A large, long-term study among U.S. men and women has revealed that the greater quantity of sugar-sweetened beverages (SSBs) people consume, the greater is the risk of them dying prematurely – specifically from cardiovascular disease, and from cancer to a lesser degree. The study also showed that women were at a greater risk of succumbing from the ill effects of drinking SSBs compared to men.
The risk of premature death was found to get reduced by consuming one artificially sweetened beverage (ASB) per day instead of a sugary one, found the study that was led by Harvard T.H. Chan School of Public Health. However women faced greater risk of mortality from the consumption of four or more ASBs per day.
“Our results provide further support to limit intake of SSBs and to replace them with other beverages, preferably water, to improve overall health and longevity,” said Vasanti Malik, research scientist in the Department of Nutrition and lead author of the study.
The single largest sources of added sugar in the U.S. diet is the SSBs which include carbonated and noncarbonated soft drinks, fruit drinks, energy drinks, and sports drinks, previous studies have shown. Despite an overall drop in the past one decade in SSB consumption has been noticed in the U.S., recently adults have been found to be consuming it to greater degrees. The study claimed that the dietary recommendation of individuals not consuming more than 10 per cent of daily calories from added sugars being almost accounted for by consumption of SSBs alone. According to the authors of the study, there is also an increasing trend among developing countries to consume more of SSB because of greater urbanization and increased marketing of beverages.
Relationship between weight gains and higher risk of Type 2 diabetes, heart disease, and stroke has been established by previous studies. However not just a handful of the studies have examined relations between SSB intake and mortality.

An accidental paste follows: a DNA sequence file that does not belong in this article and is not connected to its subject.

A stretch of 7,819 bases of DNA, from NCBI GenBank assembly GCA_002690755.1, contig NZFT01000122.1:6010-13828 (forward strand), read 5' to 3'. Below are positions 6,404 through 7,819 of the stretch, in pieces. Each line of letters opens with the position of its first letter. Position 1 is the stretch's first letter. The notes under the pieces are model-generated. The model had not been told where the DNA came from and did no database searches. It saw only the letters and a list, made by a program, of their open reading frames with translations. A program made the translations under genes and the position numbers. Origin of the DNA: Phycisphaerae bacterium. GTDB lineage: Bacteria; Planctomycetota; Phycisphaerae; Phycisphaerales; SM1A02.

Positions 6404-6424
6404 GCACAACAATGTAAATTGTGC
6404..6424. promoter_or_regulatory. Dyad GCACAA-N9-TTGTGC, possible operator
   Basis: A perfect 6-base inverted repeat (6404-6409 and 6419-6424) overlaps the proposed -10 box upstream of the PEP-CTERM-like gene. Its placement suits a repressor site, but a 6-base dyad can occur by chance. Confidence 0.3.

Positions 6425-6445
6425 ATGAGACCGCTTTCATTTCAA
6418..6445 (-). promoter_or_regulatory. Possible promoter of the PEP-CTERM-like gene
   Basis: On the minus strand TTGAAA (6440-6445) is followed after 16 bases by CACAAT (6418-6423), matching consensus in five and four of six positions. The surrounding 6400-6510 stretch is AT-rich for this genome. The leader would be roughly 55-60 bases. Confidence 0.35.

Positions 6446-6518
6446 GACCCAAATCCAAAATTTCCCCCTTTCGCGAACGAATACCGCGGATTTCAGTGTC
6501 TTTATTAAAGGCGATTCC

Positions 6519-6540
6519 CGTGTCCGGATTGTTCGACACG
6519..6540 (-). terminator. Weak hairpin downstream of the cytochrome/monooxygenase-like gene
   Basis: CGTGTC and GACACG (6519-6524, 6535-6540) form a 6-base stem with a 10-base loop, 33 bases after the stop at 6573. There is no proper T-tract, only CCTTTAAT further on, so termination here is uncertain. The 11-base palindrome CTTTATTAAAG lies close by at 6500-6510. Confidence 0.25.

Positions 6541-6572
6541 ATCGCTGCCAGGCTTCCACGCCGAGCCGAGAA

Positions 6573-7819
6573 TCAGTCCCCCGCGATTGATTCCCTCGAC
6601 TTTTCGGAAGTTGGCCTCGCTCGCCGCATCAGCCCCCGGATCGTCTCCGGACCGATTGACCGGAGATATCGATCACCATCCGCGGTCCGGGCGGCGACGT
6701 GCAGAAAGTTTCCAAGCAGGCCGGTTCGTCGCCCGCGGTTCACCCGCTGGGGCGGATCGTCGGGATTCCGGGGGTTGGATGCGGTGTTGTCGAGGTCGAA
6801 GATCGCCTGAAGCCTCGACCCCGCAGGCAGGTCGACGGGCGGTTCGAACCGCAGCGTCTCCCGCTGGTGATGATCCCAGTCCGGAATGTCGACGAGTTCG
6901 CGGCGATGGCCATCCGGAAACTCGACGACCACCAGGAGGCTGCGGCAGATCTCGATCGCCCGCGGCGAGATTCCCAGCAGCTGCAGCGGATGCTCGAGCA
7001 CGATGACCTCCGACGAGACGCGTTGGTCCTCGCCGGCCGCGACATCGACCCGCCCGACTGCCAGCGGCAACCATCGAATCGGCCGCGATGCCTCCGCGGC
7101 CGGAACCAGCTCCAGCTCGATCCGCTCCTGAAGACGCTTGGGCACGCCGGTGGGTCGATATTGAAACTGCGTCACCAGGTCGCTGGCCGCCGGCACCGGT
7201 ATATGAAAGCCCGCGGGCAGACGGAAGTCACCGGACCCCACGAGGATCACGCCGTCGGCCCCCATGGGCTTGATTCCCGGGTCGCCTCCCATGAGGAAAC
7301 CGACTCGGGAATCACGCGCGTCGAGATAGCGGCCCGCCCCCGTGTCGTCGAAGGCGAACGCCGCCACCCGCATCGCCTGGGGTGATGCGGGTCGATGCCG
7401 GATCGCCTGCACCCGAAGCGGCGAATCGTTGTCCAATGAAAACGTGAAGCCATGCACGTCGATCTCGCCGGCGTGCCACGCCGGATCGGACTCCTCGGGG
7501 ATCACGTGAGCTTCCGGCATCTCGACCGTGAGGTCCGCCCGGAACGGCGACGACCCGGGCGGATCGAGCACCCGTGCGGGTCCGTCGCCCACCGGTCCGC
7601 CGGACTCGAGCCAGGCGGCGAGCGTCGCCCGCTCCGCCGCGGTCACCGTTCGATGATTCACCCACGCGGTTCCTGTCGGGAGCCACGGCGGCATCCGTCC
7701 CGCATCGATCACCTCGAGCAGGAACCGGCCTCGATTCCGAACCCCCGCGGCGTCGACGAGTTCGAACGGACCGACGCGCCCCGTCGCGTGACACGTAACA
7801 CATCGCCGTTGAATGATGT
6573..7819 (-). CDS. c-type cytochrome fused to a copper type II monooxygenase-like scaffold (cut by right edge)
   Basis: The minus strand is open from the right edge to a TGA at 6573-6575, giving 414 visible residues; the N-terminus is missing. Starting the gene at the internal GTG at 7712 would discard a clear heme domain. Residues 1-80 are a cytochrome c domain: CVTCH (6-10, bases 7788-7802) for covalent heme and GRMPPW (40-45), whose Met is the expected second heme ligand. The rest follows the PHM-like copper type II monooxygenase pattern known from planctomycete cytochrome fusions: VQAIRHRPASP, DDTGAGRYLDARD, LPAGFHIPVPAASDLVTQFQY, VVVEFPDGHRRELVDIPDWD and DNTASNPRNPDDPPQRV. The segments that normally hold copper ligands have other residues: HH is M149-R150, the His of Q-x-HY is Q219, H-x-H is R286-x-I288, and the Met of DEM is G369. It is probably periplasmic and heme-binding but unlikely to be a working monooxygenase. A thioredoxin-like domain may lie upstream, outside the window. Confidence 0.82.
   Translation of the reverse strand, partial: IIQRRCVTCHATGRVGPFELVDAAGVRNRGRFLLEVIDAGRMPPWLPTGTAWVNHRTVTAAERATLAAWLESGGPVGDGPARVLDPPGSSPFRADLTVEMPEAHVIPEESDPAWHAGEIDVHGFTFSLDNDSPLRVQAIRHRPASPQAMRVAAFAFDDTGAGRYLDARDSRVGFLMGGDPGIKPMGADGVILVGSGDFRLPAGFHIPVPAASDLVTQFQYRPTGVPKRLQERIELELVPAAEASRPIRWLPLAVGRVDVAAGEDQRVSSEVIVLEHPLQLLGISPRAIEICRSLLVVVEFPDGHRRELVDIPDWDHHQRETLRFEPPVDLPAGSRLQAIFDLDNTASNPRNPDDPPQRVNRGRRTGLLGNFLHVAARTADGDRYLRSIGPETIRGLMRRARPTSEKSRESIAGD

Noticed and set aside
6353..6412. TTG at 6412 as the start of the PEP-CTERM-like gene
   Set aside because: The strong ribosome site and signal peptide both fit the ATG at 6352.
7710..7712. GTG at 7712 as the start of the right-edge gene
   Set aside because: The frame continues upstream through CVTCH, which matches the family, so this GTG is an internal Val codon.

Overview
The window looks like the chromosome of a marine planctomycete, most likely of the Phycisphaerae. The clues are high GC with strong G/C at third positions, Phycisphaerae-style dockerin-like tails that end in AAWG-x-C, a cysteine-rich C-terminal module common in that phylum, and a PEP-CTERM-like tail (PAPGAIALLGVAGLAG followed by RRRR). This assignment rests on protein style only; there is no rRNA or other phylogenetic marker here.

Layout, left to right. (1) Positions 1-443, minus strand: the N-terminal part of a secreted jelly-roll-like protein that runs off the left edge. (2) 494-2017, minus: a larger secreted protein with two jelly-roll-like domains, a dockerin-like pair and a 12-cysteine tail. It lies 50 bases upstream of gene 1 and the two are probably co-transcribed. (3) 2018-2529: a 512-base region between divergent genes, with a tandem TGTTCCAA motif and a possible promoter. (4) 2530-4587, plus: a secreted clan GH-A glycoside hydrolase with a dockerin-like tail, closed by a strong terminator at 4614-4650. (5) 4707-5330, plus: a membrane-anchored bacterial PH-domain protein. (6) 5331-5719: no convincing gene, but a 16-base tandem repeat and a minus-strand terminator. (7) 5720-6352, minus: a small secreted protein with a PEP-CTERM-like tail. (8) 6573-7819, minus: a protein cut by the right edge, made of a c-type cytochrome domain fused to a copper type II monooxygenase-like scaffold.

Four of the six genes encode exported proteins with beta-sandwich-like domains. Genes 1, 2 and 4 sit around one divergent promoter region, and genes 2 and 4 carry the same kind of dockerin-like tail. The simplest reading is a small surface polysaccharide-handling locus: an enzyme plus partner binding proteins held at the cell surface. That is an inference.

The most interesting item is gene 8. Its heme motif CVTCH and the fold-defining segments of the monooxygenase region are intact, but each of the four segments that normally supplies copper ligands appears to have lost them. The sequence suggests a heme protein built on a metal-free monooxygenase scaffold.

Data from 80,647 women participating in the Nurses’ Health Study (1980‒2014) and 37,716 men in the Health Professionals Follow-Up Study (1986-2014) were analysed in this new study. For both studies, participants answered questionnaires about their lifestyles and health status every two years.
Individuals faced increased risk of early death from any cause increased because of greater intake of SSBs, the study found after adjusting for major diet and lifestyle factors.
Women exhibited more chances of enhanced early death risk related to SSB intake compared to men during the study.
The study also concluded a particularly strong relationship between early death from cardiovascular disease (CVD) and the greater consumption of sugary beverages. There is a 31 per cent greater chance of early death from CVD for those people who consumed two or more servings per day in comparison to those who were not frequent drinkers of SSB. The study also noted a 10 per cent increase in higher risk of CVD-related death because of intake of each additional serving per day of SSBs.
“These findings are consistent with the known adverse effects of high sugar intake on metabolic risk factors and the strong evidence that drinking sugar-sweetened beverages increases the risk of Type 2 diabetes, itself a major risk factor for premature death. The results also provide further support for policies to limit marketing of sugary beverages to children and adolescents and for implementing soda taxes because the current price of sugary beverages does not include the high costs of treating the consequences,” said Walter Willett, professor of epidemiology and nutrition.
(Adapted from News.Harvard.Edu)